3. Sanctions offences and enforcement

Not only are sanctions offences criminal offences which are subject to serious penalties, they are also strict liability offences. This means that lack of intent, or ignorance of the law, will not serve as defences to being prosecuted for violations of the Act or Regulations.

The Issues Paper identifies prosecution is not always the most appropriate option to address non-compliance with sanctions law, particularly in circumstances where it is evident that a corporation or individual has undertaken due diligence and has made efforts to ensure their compliance.

As we have learned from assisting larger transnational corporate clients over the past year, certain designated individuals or entities operate within an elaborate and complex multinational web of corporate structures, spanning across numerous jurisdictions and involving a multitude of subsidiary and related companies. In conjunction with the ambiguity in the Australian sanctions legislation, this makes due diligence a challenge even for larger well-resourced corporations, let alone small business and individual traders.

Accordingly, we would welcome the prospect of introducing a system of civil pecuniary penalties that may be imposed through a court, enabling sanctions contraventions to be assessed by the court on a lower standard of proof.

This may be appropriate in situations where the circumstances do not warrant a criminal conviction.

4. Obtaining rulings from the Australian Sanctions Office

The Australian Sanctions Office (ASO), as Australia’s sanctions regulator, is responsible for monitoring compliance with Australian sanctions law and has the function of providing indicative sanctions assessments, and processing permit applications to mitigate the risk of the public breaching sanctions law.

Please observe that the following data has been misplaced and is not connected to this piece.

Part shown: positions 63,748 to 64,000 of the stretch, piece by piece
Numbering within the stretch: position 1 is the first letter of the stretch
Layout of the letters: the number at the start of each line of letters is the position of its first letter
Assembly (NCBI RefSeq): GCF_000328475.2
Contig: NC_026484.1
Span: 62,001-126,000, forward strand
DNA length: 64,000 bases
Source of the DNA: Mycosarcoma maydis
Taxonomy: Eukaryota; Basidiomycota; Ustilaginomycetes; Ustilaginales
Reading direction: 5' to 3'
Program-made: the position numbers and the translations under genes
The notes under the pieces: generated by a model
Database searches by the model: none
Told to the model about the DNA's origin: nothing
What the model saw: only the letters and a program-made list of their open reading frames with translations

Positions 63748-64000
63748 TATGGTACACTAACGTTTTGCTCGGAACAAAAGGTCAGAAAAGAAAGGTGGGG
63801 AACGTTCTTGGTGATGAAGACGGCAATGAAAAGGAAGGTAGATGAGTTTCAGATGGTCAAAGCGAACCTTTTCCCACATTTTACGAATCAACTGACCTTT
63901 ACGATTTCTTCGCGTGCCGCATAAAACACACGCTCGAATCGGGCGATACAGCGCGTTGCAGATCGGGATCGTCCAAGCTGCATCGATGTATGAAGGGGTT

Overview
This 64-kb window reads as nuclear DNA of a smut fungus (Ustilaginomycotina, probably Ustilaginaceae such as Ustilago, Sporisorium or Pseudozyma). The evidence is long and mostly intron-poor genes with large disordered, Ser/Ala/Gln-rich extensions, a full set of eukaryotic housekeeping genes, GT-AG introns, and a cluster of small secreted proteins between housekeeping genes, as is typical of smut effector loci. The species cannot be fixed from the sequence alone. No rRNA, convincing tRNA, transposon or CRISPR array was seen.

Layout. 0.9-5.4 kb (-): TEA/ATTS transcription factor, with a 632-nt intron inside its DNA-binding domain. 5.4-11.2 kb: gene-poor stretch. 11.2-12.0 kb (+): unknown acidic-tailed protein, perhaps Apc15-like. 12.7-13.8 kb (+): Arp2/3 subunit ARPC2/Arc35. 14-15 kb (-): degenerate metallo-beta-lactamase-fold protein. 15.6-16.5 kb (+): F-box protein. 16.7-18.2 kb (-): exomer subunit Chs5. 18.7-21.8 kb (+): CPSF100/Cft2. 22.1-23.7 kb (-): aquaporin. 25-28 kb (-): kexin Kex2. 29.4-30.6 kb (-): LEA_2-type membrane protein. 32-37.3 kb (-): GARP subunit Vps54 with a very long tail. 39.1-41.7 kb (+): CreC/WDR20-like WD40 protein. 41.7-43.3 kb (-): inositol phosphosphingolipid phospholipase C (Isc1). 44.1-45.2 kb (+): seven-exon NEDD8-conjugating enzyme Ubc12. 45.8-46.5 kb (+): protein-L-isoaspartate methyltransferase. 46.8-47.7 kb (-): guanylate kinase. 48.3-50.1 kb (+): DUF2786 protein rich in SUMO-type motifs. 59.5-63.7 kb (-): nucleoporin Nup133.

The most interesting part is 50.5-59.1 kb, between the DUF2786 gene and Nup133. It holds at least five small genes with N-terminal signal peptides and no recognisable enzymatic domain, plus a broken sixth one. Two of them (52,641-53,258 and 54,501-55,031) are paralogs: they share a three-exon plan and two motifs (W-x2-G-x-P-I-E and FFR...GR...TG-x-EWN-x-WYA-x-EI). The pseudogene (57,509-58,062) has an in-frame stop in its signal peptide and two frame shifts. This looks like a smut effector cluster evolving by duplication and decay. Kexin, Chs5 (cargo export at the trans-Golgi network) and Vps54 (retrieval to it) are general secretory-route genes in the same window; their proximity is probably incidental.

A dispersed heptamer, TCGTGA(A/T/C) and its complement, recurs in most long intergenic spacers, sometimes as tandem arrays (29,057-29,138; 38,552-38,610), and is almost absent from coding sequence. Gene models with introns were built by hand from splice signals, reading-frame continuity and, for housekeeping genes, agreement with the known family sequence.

Since February 2022, due to the scope of the Australian sanctions regime for Russia the ASO may have been inundated with enquiries and businesses have not always been able to obtain a timely sanctions assessment, particularly in situations where the relevant transactions were time sensitive.

In this regard, DFAT may wish to consider providing some sort of indicative timeframe for those making applications to ASO for a sanctions assessment, which would provide some additional certainty to the private sector navigating Australia’s sanctions regime.

We look forward to seeing the outcome of DFAT’s review of Australia’s Autonomous Sanctions Framework.

Contact us

If you are an Australian company or individual requiring advice on any aspect of Australian sanctions law, or would like assistance in preparing submissions to DFAT for its review of the Australian Autonomous Sanctions Framework, please contact our Customs & Trade team.

Disclaimer: This publication contains comments of a general nature only and is provided as an information service. It is not intended to be relied upon, nor is it a substitute for specific professional advice. No responsibility can be accepted by Rigby Cooke Lawyers or the authors for loss occasioned to any person doing anything as a result of any material in this publication.